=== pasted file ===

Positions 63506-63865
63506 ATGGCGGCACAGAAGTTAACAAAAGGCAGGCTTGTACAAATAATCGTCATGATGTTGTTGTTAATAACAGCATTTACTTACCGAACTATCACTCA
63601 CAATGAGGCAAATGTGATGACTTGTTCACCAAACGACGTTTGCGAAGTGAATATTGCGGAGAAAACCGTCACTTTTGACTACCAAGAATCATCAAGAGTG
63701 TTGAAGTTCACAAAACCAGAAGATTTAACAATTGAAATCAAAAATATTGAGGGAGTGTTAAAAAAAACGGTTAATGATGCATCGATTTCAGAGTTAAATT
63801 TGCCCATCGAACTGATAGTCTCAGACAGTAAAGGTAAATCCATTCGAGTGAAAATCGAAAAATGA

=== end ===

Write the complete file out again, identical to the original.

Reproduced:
Positions 63506-63865
63506 ATGGCGGCACAGAAGTTAACAAAAGGCAGGCTTGTACAAATAATCGTCATGATGTTGTTGTTAATAACAGCATTTACTTACCGAACTATCACTCA
63601 CAATGAGGCAAATGTGATGACTTGTTCACCAAACGACGTTTGCGAAGTGAATATTGCGGAGAAAACCGTCACTTTTGACTACCAAGAATCATCAAGAGTG
63701 TTGAAGTTCACAAAACCAGAAGATTTAACAATTGAAATCAAAAATATTGAGGGAGTGTTAAAAAAAACGGTTAATGATGCATCGATTTCAGAGTTAAATT
63801 TGCCCATCGAACTGATAGTCTCAGACAGTAAAGGTAAATCCATTCGAGTGAAAATCGAAAAATGA